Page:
The Abolition of Apprehension
Sunday November 29th. The train was pulling in to Sydney’s International Terminal as the ethereal electric guitar of Angus and Julia Stone's 'Big Jet Plane' began playing through my headphones. The air-conditioning in the carriage was unrelenting and seemingly set to ‘icy’, with only intermittent breaths of warmth seeping through the top level of the carriage at each stop.
England is cold at Christmas. It’s time I got used to this. With twenty-seven days to go until I was set to migrate to a country I knew very little about, the anxiety was fast setting in.
My chest tightened, a wave of sadness overcame my very being and a shortness of breath ensued. My eyes became unfocused; all that was tangibly ahead appeared to be a blur, my vision only welcoming the uncertain depths of what my mind chose to project: a vignette perspective of my immediate future - the possibilities of ‘what could be’ in the UK in the coming months.
I thought of all I was leaving behind: my beloved family, my closest friends (some of whom I’d know for decades). I thought of my beautiful German Shepherd and the cataracts in his left eye. I felt like whimpering, crying to myself as I rocked gently with the sway of the moving carriage as it pulled into Domestic Terminal. I considered the reality that I may not be there to see him go, and felt guilty - even selfish for leaving him behind, with no way of communicating to him from the other side of the world just how much I loved him.
I thought about the wonderful students I'd developed a strong and supportive bond with, and considered how far they'd come in such a short period of time; their improved behaviour and newly found sense of confidence in the classroom formed the foundation of my memories at the school. In that moment of introspection, I felt so proud to have played a part in honing their sense of self, but also disappointed and again, guilty that I would not be there to see them graduate. I felt as though I were letting them down.
As the train departed Mascot’s platform, the dark tunnel the carriage had now entered had begun to resemble the amalgamation of conflicting thoughts and feelings I'd had over the last few months leading to my impending migration.
I saw more commuters enter the carriage at Green Hills Station - the majority carrying or dragging suitcases with them in excess. I fantasied about their stories, particularly the families with small children in tow. Are they tourists here in Sydney? Are they new migrants to our sunburnt land? Are they travelling for work, like me? Is my homeland more prosperous than theirs? Am I arrogant to complain about how ‘bored’ I am in Sydney when its beauty and conveniences are always at the tip of my fingers?
As the train climbed the slow decent of the underground tunnel out into the open air, the exposure of the convoluted railway lines reminded passengers bound for Central Station that they were due to alight. The morning sun was strangely reassuring as it shone throughout the carriage, enveloping me in a comforting wave of warmth. An immediate sense of reassurance that everything would be ok dawned upon me as the sunlight soaked my summer-tanned skin and the railway tracks untangled into singular lines, directing decisive routes for the drivers.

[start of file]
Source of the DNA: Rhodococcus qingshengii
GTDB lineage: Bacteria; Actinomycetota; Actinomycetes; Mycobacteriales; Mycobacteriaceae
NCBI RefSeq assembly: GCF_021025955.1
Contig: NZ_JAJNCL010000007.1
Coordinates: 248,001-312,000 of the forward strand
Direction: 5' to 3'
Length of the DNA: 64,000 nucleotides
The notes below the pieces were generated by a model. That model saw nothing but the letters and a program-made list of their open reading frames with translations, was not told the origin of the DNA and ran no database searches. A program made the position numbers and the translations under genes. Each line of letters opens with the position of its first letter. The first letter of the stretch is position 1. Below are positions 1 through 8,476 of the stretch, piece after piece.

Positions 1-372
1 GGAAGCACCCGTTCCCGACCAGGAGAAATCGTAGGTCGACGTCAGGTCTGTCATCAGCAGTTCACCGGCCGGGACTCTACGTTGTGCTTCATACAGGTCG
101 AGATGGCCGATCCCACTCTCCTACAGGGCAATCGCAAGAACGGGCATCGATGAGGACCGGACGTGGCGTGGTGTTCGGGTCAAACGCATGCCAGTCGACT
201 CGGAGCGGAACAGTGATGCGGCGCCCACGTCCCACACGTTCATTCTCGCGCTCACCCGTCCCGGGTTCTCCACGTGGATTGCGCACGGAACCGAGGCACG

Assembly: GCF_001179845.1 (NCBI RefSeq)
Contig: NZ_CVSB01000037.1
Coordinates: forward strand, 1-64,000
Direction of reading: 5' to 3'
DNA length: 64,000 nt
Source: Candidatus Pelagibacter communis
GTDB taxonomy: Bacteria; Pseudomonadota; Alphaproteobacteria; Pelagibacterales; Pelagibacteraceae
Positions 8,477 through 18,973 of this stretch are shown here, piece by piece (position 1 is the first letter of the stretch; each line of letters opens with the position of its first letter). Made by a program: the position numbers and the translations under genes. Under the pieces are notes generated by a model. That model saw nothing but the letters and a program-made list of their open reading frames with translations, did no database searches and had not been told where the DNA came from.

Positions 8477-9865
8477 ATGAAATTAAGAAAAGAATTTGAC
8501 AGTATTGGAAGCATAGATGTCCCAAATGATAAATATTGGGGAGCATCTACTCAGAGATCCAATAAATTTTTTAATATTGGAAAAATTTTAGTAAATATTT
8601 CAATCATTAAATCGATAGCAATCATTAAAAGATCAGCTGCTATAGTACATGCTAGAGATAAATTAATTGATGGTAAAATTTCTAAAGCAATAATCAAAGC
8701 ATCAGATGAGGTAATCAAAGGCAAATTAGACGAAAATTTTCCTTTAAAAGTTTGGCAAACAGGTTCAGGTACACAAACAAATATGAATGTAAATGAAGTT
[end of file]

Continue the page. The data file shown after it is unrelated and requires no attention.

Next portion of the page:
I disembarked the carriage with a sea of tourists and chic locals who were undoubtedly headed for the nearest coffee cart before their morning stroll to work. Upon swiping my trusty Opal card at the barrier, I blended amongst the mixed crowd walking towards the Eddy Street exit before noticing my mother and sister standing at the station's exit. With smiles on their faces, they waved eagerly before turning to each other with a look of pleasant anticipation, then headed my way. We had planned for a ‘Girls’ Day Out’ months ago but our busy schedules had prevented such a time until now.
As we moved toward each other, I foresaw the feeling of elation we’d experience when we were once again reunited upon my return from the U.K. The overwhelming excitement would undoubtedly lead to a steep low the next day as I readjusted back to life in Australia. I would certainly long for the company of my new friends in England, the cooler weather, and the English comforts I’d become accustomed to over time; however, I would feel at ease because my family would be within arms reach once again.
The loving presence of my mother and sister at Sydney’s Central Station that morning was a reminder that I’d always have the strong support of my family and closest friends to form the resilience of my foundation. Regardless of where I travelled to, with whom or for how long, I would never truly be alone. In that moment of realisation under the sunny archway at Central Station, I knew this for certain.
That morning journey on the Airport Line stabilised the anxious thoughts preluding my imminent international departure. The emergence from the underground tunnel reminded me that life is not meant to be lived in the dark – in fear of the unknown or spent in waiting. Life is to be embraced and every opportunity for adventure grasped tightly with both hands. Life is a labyrinth and it is how we navigate it that determines our destination and our success.
Sunday 29th November marked a new day - a new way of thinking and a new chapter in my life, just as December 27th would mark the beginning of a promising and exciting new life for me.
By Belinda Pearce
29th November 2015.